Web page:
Eager to cement Veronica Lake’s rise to fame, Paramount designed as a showcase for her an adaptation of Graham Greene’s novel, A Gun for Sale, which had been in the works since the novel’s 1936 publication. Lake was cast as the nightclub singer caught up in an ambiguous relationship with a hired killer. The film’s taut narrative displays a moral ambiguity remarkable for early 1940s Hollywood. Under the Production Code, sympathetic depictions of murderers were proscribed, and the project was clearly meant to present the singer’s police detective boyfriend as the hero. But fourth-billed Alan Ladd proved so indelible as the killer that he stole the movie and became one of Paramount’s most important male stars for the next ten years.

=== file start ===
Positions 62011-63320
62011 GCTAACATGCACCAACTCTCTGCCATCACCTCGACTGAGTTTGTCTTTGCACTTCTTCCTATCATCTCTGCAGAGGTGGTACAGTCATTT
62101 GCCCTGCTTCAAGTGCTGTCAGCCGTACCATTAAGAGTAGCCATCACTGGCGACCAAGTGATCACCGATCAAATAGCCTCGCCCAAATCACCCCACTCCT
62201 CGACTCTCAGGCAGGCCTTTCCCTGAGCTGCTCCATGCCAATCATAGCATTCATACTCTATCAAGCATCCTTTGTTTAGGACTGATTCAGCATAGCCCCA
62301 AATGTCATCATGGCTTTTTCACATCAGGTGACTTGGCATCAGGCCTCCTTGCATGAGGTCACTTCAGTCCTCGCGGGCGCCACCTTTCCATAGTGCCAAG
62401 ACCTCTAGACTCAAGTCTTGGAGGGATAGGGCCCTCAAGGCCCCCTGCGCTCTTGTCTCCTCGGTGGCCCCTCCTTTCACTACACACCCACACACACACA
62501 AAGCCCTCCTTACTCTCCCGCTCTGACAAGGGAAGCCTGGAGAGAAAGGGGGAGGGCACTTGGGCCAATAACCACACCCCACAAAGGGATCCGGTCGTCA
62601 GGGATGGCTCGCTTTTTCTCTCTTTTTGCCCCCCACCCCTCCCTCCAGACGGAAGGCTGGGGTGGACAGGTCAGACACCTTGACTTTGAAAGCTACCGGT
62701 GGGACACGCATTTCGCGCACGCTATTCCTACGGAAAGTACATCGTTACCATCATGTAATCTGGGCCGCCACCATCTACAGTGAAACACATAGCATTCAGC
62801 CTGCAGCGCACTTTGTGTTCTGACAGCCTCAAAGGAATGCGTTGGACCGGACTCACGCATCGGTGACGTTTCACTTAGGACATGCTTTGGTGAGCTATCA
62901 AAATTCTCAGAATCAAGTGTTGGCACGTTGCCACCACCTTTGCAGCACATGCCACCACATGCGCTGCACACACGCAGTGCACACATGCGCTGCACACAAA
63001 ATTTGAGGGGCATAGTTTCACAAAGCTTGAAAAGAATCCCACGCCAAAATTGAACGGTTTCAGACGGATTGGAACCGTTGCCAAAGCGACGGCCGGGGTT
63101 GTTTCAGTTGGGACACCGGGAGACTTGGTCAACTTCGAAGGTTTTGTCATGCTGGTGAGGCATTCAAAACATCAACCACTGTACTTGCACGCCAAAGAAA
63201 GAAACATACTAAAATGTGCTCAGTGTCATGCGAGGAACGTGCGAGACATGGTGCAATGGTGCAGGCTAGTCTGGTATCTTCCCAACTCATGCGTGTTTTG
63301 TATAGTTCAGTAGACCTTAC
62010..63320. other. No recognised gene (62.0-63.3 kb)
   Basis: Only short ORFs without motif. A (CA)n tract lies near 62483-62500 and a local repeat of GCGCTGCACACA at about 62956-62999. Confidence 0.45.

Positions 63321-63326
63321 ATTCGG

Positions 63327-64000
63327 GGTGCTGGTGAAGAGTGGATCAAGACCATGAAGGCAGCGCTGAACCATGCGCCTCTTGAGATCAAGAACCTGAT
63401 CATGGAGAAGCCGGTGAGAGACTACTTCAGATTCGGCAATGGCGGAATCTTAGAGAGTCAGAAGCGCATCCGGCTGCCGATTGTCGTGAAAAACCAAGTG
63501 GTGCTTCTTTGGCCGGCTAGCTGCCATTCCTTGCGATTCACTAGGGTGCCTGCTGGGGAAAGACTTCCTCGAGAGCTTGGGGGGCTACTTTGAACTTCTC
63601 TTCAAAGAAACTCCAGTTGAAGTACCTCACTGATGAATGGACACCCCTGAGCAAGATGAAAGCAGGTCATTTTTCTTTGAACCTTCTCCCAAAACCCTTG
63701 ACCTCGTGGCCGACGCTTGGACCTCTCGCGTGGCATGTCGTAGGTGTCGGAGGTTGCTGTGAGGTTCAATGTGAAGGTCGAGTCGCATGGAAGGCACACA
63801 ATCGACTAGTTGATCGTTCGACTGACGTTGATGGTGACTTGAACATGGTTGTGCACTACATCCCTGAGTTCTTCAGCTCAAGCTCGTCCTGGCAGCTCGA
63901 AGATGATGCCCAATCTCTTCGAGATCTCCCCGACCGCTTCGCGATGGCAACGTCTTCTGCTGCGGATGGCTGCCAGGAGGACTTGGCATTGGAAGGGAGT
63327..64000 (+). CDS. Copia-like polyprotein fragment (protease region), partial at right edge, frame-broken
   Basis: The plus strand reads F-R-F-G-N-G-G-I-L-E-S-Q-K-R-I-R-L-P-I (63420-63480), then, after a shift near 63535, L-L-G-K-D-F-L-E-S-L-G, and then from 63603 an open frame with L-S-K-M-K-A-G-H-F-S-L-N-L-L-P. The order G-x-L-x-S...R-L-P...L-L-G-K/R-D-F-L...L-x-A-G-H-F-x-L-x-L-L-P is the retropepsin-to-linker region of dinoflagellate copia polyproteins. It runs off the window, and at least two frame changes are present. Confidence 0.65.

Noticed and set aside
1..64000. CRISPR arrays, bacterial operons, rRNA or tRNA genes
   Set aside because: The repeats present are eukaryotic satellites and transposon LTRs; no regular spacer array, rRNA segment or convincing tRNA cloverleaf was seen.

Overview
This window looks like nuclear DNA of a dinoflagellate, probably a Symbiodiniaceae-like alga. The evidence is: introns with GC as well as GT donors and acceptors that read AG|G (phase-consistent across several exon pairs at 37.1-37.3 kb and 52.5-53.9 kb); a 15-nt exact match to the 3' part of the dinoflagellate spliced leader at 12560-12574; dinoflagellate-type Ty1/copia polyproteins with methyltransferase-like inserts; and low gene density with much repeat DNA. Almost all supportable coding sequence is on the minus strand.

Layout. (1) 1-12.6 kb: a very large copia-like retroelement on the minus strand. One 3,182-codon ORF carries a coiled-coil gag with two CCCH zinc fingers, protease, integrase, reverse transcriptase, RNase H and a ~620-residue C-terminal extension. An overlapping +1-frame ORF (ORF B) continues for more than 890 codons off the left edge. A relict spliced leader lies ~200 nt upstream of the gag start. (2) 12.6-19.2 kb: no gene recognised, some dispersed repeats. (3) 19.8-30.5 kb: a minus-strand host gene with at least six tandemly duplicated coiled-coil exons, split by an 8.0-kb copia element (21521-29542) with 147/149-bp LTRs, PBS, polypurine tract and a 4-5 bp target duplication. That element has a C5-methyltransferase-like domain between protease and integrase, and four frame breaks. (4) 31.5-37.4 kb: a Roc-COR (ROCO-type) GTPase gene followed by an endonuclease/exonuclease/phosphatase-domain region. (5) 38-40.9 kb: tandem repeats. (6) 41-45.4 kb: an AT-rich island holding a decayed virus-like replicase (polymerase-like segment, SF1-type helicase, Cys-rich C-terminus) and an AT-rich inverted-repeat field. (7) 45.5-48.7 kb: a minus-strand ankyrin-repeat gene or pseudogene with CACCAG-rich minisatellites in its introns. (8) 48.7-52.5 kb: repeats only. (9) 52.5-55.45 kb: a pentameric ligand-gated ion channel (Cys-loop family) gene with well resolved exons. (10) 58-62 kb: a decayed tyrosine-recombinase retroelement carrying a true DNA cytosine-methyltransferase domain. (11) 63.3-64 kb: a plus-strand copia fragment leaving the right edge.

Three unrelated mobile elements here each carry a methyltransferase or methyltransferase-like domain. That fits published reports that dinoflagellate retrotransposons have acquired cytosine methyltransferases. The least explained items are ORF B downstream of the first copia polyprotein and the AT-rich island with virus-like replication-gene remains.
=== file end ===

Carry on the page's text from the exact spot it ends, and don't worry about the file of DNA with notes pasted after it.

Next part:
The dislocations affecting both returning veterans and civilians caused by the reintegration of troops following World War II are now commonly seen as part of the contributing factors to the unease, malaise and even paranoia that drive the postwar film noir, and they became a frequent narrative concern as well. Such is the case with The Blue Dahlia, about a returning Navy pilot who comes home to find his wife has been unfaithful in his absence. They quarrel, and when she turns up dead, he is wanted for her murder. Paramount hired Raymond Chandler to write the screenplay as a reunion for Lake and Ladd, and his particular ability to integrate both humor and poetry into hard-bitten dialogue gives the film much of its enduring value.